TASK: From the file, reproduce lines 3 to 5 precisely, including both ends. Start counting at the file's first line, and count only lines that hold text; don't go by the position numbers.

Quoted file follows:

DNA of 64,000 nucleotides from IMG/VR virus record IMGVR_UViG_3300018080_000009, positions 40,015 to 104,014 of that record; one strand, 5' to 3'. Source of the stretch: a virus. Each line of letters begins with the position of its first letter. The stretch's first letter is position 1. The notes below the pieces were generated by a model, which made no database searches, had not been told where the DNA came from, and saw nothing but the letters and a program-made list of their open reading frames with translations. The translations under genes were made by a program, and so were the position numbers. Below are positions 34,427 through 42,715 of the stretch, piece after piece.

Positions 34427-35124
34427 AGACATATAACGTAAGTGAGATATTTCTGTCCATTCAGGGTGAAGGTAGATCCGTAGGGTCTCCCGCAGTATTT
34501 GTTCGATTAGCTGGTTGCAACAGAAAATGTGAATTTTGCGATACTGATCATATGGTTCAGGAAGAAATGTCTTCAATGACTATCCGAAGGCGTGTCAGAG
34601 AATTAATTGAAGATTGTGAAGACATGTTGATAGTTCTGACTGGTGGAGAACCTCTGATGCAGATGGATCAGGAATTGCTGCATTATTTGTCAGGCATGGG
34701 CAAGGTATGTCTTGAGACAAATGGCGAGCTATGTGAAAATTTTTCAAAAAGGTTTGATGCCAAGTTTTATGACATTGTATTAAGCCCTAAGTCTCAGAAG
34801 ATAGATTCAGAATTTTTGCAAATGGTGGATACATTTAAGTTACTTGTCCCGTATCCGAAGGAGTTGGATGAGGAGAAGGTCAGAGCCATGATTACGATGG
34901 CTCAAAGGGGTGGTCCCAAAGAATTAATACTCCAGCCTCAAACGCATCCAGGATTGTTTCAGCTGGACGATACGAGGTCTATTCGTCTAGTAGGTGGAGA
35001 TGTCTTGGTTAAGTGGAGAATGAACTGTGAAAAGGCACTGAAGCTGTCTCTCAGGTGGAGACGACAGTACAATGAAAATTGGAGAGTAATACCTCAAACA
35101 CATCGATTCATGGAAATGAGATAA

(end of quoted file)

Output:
34427 AGACATATAACGTAAGTGAGATATTTCTGTCCATTCAGGGTGAAGGTAGATCCGTAGGGTCTCCCGCAGTATTT
34501 GTTCGATTAGCTGGTTGCAACAGAAAATGTGAATTTTGCGATACTGATCATATGGTTCAGGAAGAAATGTCTTCAATGACTATCCGAAGGCGTGTCAGAG
34601 AATTAATTGAAGATTGTGAAGACATGTTGATAGTTCTGACTGGTGGAGAACCTCTGATGCAGATGGATCAGGAATTGCTGCATTATTTGTCAGGCATGGG